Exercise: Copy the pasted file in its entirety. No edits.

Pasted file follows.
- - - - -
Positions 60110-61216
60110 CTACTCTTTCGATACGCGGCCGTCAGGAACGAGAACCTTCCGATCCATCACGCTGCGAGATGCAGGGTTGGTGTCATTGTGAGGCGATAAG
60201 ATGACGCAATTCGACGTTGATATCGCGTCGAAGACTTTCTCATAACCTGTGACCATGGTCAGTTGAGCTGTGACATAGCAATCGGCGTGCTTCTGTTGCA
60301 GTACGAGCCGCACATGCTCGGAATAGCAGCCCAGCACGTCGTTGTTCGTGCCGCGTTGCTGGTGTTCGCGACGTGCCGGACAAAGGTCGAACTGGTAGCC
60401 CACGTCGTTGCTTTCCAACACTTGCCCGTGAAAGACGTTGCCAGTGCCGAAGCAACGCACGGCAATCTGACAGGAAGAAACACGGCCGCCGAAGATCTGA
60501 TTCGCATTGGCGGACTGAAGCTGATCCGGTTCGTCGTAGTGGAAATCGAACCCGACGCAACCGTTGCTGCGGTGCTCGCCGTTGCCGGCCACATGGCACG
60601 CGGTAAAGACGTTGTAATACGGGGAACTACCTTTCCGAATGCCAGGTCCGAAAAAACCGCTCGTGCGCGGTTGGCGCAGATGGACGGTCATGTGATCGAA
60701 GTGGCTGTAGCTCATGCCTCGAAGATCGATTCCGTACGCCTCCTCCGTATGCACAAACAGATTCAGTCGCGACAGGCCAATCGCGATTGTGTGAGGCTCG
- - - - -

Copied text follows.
Positions 60110-61216
60110 CTACTCTTTCGATACGCGGCCGTCAGGAACGAGAACCTTCCGATCCATCACGCTGCGAGATGCAGGGTTGGTGTCATTGTGAGGCGATAAG
60201 ATGACGCAATTCGACGTTGATATCGCGTCGAAGACTTTCTCATAACCTGTGACCATGGTCAGTTGAGCTGTGACATAGCAATCGGCGTGCTTCTGTTGCA
60301 GTACGAGCCGCACATGCTCGGAATAGCAGCCCAGCACGTCGTTGTTCGTGCCGCGTTGCTGGTGTTCGCGACGTGCCGGACAAAGGTCGAACTGGTAGCC
60401 CACGTCGTTGCTTTCCAACACTTGCCCGTGAAAGACGTTGCCAGTGCCGAAGCAACGCACGGCAATCTGACAGGAAGAAACACGGCCGCCGAAGATCTGA
60501 TTCGCATTGGCGGACTGAAGCTGATCCGGTTCGTCGTAGTGGAAATCGAACCCGACGCAACCGTTGCTGCGGTGCTCGCCGTTGCCGGCCACATGGCACG
60601 CGGTAAAGACGTTGTAATACGGGGAACTACCTTTCCGAATGCCAGGTCCGAAAAAACCGCTCGTGCGCGGTTGGCGCAGATGGACGGTCATGTGATCGAA
60701 GTGGCTGTAGCTCATGCCTCGAAGATCGATTCCGTACGCCTCCTCCGTATGCACAAACAGATTCAGTCGCGACAGGCCAATCGCGATTGTGTGAGGCTCG